Auckland PR Expert Casts Doubt on Success of Christchurch Cathedral Marketing Campaign
In a front page article of the Christchurch Press devoted to analysing the potential public relations success of a new nationwide campaign to save the city’s iconic Cathedral from demolition, Impact PR’s director Fleur Revell was asked to provide her expert insight:
The six-week campaign was launched by the Great Christchurch Building Trust (GCBT), and includes billboards, newspaper advertisements, a Twitter handle, Facebook page and a website.
“The hope is that we will be able to change opinion in the city from ‘it’s a ruin’ to finding a way forward to repair it that would not cost the ratepayer anything,” GCBT co-chairman Jim Anderton told the paper.
However, the GCBT approach – which includes opinion pieces and supporting documents that the public need to read via the official website – puts too much of the onus on people to do the research themselves and needs a clearer message, says Fleur Revell.
“This campaign does have the ability to bring to life the debate once again, however my advice would have been to spell out the compelling reasons why the Cathedral needs to stay in a more convincing way,” says Revell.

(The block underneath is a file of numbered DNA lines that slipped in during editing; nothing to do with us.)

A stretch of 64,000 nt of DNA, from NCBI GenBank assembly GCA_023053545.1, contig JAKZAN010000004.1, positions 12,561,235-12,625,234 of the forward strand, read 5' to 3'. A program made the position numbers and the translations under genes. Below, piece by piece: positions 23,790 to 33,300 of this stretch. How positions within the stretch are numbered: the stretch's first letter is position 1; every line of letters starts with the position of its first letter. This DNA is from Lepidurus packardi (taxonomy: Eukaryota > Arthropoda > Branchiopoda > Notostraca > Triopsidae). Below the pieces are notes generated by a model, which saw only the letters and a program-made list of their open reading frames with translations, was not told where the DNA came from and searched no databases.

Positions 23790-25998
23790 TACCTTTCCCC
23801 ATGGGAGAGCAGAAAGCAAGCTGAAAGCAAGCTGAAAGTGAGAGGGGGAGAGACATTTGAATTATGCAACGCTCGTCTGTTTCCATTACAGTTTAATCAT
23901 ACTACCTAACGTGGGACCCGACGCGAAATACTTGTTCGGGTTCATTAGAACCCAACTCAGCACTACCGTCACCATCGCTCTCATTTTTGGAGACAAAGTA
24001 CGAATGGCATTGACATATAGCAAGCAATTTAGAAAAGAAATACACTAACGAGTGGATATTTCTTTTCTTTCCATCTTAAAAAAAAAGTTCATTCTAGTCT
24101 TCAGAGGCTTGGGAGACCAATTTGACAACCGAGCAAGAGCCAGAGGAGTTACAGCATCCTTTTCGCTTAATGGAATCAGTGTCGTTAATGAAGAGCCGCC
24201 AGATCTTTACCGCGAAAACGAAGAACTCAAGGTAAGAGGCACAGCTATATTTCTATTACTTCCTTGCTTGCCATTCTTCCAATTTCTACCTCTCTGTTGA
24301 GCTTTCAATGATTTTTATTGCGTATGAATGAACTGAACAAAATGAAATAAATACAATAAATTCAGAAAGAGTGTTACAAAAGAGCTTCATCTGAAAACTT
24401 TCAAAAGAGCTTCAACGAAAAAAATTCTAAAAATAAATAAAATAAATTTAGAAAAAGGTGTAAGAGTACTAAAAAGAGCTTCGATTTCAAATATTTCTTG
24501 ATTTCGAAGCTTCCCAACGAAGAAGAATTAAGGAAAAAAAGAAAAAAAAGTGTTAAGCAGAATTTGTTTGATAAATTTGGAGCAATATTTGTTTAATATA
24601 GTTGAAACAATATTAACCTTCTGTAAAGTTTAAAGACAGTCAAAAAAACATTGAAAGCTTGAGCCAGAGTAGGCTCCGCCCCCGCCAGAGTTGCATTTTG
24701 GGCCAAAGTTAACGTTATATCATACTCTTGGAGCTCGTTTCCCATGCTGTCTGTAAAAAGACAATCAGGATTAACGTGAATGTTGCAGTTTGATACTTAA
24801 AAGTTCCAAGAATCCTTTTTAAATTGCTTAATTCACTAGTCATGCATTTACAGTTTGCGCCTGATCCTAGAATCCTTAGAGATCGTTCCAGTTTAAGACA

“It’s important that as part of this campaign they introduce some compelling new information to light as it’s already well been well publicised to date. There needs to be something sufficiently new and of interest to the general public that will encourage them to act in support of halting the demolition.”
Revell suggests the organisers need to offer independent evidence demonstrating the Cathedral is salvageable, and recruit a credible local opinion leader to become the face of the campaign.
“The public need a strong call to action, and an explanation of what they need to do to ensure the demolition is halted,” says Revell. “It is also key the public believe their action will make a difference if they become inclined to get involved.”
One of the best things the GCBT could do is conduct quantitative research to demonstrate the support that currently exists, says Revell, and make key decision-makers aware of those figures.
Meanwhile, ensuring the message is communicated in as many ways as possible is important too. “Marketing works on frequency, so by spreading the message across multiple platforms there is a greater chance of engaging and holding the interest of their target audiences,” explains Revell.
“But poorly-supported social media or Facebook pages with few likes/fans will work against the campaign. Consumers generally do not wish to join a lost battle at the eleventh hour.”
If the campaign strikes the right balance, Revell believes it could influence public opinion on the proposed demolition, and ultimately shape the decisions made about the future of the building.
“We believe that with the right resourcing, facts, timing and strategy the public’s opinion can be influenced and change can be induced,” adds Revell.